Leading Your SharePoint Customers To Water, *and* Teaching Them How To Drink
Leading Your SharePoint Customers
To Water… *and* Teaching Them
How To Drink
Thomas Duff (aka “Duffbert”)
October 21, 2015
Portland SharePoint User Group
• 35+ years in IT, 20 years working
with collaborative application
• Works for a large health
insurance company with locations
in Oregon, Idaho, Washington
• Specialize in SharePoint
development and business
• Speaker, writer, blogger
Who Am I?
Pretty much anyone who works
with SharePoint and deals with a
customer base that never stops
asking this basic question…
“How do I learn SharePoint?
I need help!”
Who Are You?
What We’ll Cover
•Where We Started
•Internal SharePoint User Group meetings
Where We Started
•Migrated from Notes to Exchange in 2009
•SharePoint installed as our company intranet
Call it anything but SharePoint
Spark and Governance
•Navigation aligned with divisions/departments
•Communications owned Spark and managed the
•We had the makings of a governance group
•Organizational Development provided training for
Life was relatively good…
Things Begin to Change
•Site owners changed jobs, left the company, or
handed over responsibilities to others
•Budgets and reorganizations changed.
Organizational Development… no more training
•Communications had cutbacks
•Governance started to fade into the
background… important but not urgent
(More on governance later…)
But nothing lasts forever...
Meanwhile, Back On The SharePoint Team
•Desperately trying to keep the platform up and
•Team of 4 people for 7,000 SharePoint users
•No one has time for end user training or budget
•Productivity Hub… not so hot
Thus, the age-old question…
A Significant Change in 2013
A change in staffing led to a new lead for our
• Sandra Mahan
• Move from HR Power User to
SharePoint Team Lead
• Excellent reputation in the
• Great customer service skills and
the ability to train others
Our team finally started to
gel, and we started looking
at important things… like
training our customers!
Internal SharePoint User Group Meetings
•Once a month
•Lync dial-in meeting
•200 on our DL list, ~75 on each call
• Strategic Communications Updates
• SharePoint team Updates
• 20-40 minute presentation on a SharePoint topic… lists, views,
forms, workflows, etc.
One of us presents, the other monitors the chat window for questions/comments
Internal SharePoint User Group Meetings
The presentation part is recorded and stored on our SPUG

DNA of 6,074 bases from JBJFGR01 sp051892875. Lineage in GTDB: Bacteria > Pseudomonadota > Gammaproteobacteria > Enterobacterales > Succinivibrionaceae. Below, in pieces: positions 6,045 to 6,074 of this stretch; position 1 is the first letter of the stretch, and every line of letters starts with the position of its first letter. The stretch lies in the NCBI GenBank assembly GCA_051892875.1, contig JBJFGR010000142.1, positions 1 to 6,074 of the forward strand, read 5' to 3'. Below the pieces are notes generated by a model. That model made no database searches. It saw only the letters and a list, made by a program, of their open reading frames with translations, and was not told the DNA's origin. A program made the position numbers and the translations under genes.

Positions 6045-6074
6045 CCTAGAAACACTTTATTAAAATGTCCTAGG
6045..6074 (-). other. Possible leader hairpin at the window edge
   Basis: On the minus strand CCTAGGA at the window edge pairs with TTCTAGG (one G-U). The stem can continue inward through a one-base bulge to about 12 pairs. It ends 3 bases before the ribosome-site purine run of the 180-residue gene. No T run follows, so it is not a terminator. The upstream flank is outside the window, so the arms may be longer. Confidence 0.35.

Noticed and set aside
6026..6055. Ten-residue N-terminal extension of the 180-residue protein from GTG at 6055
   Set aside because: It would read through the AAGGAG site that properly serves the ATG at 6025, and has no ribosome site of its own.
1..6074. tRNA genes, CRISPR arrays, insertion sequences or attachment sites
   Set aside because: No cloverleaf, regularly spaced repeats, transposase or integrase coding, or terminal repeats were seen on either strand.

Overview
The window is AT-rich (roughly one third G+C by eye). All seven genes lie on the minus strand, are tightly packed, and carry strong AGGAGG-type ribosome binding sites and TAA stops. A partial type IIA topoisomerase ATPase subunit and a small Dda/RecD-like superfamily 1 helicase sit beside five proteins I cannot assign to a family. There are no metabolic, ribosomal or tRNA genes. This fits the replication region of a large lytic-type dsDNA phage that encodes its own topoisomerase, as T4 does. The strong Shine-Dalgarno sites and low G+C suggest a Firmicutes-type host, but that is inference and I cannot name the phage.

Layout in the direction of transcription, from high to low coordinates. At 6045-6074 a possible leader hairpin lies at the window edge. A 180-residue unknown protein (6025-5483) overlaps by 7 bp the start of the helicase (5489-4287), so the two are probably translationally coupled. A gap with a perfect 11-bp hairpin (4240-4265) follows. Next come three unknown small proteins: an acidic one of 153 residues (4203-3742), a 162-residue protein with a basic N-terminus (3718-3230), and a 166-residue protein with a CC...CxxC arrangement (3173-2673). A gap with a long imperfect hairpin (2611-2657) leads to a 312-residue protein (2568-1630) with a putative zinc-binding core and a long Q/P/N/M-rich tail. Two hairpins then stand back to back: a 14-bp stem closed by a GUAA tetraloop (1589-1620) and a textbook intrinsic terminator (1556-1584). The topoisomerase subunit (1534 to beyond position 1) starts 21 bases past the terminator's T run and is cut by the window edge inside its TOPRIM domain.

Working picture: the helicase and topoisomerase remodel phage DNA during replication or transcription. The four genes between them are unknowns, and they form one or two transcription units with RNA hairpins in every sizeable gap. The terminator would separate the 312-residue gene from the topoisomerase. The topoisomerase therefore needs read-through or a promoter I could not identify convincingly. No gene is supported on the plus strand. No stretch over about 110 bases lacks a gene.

team site, as are the slides and notes
Why Does This Work?
•We’ve made it a priority
•We keep things lively and humorous
•We’re able to play off of each other in terms of
leading questions or letting the other person
•The SharePoint team becomes more accessible
and gives us a “face” to the business
•It’s OK to say “we don’t know… we’ll get back to
•Also a great way to tell others about things like
SPS, SPBiz, and other free training opportunities
But Wait… There’s More!
•The User Group was our primary mode of
“training” others (aside from one-on-one calls
with business customers)
•While it is effective, it doesn’t address the “I need
help now on topic X” need
•2-4 SharePoint support people don’t scale well to
We still heard a lot of…
“How do I learn SharePoint? I need help!”
Because no good story ever
started with eating a salad…
Because there’s nothing
else to do for hours
except to think…
“I have a great idea I need to tell you
before I forget it!”
•Let’s create our own training videos…
•An hour video for users, and an hour video for
•An hour is too long… let’s do six to eight videos
that run 15 to 20 minutes long!
•That’s too long… Let’s do videos that are three to
seven minutes, focused on a specific topic or
Any questions we get can become a Spark
•Results – VERY well received by staff and
•Some people are in the habit of checking SparkU
first before calling us
•Our help desk will often create Knowledgebase
entries in Remedy and link to our videos
Conferences and Hotel Pubs
Because great ideas show up when you’re having fun!
•“Open Office Hour”
•Lync call-in meeting every two weeks
•25 – 35 people attend
•No agenda, no restrictions… you ask, we help.
When people call us for help, we try to get them to
wait until Spark Connect if we can.
•Send reminders for every meeting
•Come prepared with a few “pre-canned” topics in
case everyone is in a “listen-only” mode
•We use the Lync chat windows to queue up
questions, but people can speak up too
•The interaction between Sandra and I, as well as
us and the attendees is critical here
•Our “no live demos” motto goes by the wayside
here… and yes, things fail and we screw up!
Because I did do some cool things in Notes!
•Tips and tricks for SharePoint, Outlook, and
•Target publishing twice a week
•Uses the SharePoint blog template, and we
publish via OneNote & Word
•The goal is to provide a tip or trick that someone
can read and try out in a minute or less…
•Currently we have over 500 people signed up to
receive the newsletter
Great tip!! Thank you!
Love your tips!
•We held a “Biggest Loser” contest
•Goal was to get people to remove obsolete and
outdated information and sites
•Fits into our governance plans
•Makes search more relevant (remove clutter)
•Will help our migration in 2016
•We plan on running this again at the end of this
year, possibly with a “Hoarders” theme
Summing it up…
• Training your customer base is important, but
there’s no “one size fits all”
• It’s possible to put together customer training
that doesn’t require a full-time commitment
• You can also have a lot of fun with it – for Sandra
and I, it’s the excitement and joy of sharing what
we know with others?
What do *you* do for training, or has this
inspired any ideas for your efforts?
Questions or comments?
How to reach me:
• Email: email@example.com
• Twitter: @duffbert
• Blog: SharePointDuffbert.com
Thanks for your time!